In Jakobstad, the genealogical and biographical interest has always been high, and many genealogical researchers here have been diligent visitors to the church archives. One of them was Hjalmar Björkman (1882-1933), a prominent engineer with several patented inventions. His interest was focused early on the local social and economic evolution, and in a comprehensive study in three volumes, Contributions to Jakobstad's History (1918-24) he gives a broad picture of the seaport Jakobstad. Side by side with the chronologically-edited description he also gives, in a series of family tables, a picture of the leading families. Björkman's work has been seen as so important that in the 1980's it was released in a new edition. Björkman also found time to be interested in other Ostrobothnian cities: Nykarleby, Gamlakarleby, and Kristinestad (the latter in conjunction with Karl Hedman). A separate work in the larger format is his investigation of the old burgher class in his hometown of Gamlakarleby (published 1914-16), originally a series of articles in the local newspaper Österbottningen, later published as reprints in two parts for a total of 184 pages.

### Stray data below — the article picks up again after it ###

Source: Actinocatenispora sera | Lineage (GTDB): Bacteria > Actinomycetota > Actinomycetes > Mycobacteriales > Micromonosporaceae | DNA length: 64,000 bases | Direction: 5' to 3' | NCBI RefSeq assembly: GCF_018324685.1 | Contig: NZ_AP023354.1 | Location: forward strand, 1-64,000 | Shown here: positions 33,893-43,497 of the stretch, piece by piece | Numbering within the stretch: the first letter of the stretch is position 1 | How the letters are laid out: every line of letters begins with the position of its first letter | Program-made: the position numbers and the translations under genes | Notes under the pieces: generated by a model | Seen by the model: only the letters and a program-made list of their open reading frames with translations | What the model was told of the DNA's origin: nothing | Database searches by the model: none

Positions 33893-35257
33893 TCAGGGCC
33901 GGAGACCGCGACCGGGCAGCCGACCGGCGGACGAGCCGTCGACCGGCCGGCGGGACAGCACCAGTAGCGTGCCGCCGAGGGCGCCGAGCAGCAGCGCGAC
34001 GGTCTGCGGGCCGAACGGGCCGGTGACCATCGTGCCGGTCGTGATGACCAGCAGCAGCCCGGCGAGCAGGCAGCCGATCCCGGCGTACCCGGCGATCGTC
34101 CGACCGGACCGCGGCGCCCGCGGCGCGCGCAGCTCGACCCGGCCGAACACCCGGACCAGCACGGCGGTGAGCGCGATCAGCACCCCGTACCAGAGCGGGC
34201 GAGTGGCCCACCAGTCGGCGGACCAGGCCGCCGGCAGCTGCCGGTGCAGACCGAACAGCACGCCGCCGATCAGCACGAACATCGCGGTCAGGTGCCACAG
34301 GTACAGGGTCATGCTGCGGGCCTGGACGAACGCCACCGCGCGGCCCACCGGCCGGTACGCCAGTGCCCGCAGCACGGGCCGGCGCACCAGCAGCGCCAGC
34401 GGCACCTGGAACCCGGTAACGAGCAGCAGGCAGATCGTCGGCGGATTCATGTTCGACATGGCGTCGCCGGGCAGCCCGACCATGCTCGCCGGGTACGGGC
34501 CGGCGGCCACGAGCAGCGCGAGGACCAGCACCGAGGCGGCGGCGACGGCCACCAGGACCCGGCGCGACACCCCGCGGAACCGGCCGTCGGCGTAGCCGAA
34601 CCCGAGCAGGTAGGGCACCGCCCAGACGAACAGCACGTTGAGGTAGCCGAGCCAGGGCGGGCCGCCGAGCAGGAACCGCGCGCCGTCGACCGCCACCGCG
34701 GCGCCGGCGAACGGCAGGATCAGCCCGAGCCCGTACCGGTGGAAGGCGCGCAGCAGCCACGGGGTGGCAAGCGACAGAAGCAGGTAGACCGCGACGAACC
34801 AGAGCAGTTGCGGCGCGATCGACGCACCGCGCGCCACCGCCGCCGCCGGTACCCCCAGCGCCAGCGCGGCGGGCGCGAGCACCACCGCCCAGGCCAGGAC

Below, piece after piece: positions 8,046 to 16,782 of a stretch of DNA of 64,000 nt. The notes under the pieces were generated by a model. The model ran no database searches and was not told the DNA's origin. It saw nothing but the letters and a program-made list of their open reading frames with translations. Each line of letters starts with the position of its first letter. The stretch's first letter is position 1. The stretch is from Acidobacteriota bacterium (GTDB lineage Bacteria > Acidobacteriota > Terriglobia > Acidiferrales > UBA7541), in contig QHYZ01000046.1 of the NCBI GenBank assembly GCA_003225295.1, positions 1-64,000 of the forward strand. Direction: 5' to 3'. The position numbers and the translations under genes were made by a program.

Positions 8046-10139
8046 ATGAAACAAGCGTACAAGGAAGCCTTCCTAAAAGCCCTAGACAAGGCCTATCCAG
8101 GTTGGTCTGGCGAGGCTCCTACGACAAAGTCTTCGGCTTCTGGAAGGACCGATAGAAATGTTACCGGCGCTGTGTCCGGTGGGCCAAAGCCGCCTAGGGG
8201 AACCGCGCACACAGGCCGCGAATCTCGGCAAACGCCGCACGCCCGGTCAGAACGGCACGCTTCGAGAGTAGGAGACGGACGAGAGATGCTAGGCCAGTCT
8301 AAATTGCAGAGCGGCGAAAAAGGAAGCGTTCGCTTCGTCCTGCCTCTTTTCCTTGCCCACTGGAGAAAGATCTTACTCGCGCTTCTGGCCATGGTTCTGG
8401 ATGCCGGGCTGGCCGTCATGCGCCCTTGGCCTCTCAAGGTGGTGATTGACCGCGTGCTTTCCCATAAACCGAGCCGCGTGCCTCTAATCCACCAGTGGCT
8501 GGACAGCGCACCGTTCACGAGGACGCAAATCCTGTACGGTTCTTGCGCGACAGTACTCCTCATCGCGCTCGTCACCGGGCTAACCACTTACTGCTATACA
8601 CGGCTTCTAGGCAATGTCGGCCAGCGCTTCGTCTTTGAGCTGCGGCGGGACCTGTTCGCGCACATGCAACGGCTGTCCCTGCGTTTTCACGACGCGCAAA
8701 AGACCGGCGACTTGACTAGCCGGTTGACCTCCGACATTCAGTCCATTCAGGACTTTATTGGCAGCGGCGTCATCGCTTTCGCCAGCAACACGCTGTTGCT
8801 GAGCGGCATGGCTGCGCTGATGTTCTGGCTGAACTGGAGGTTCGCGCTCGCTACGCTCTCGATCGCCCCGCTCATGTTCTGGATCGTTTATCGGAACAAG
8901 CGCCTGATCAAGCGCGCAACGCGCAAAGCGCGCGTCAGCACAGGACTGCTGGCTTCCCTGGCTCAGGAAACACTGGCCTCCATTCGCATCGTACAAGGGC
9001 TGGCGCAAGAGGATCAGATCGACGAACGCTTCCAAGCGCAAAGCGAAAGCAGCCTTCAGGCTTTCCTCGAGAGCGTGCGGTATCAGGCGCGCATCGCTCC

In this connection it can be mentioned that many genealogical and biographical publications have come about as reprints from newspaper articles. Here the newspaper publishers made a great contribution to genealogical research, worth keeping in mind. One could even in the 40's in the printers' warehouses find whole series of offsets. I remember a visit to Österbottniska Posten in Nykarleby when a typesetter told how wearying it was to work with Woldemar Backman's endless reprints in small print. First the item had to be saved from number to number; then it was a matter of breaking it up into the correct sequence. It was difficult perhaps, but thanks to that service much of our genealogical history has been more accessible to other researchers and for the public than the present products which often are distributed within a very limited circle. I'm talking about the genealogical societies' publications in particular.

To be concluded.

Published by Leading Star, December 1994

© Ragnar Mannil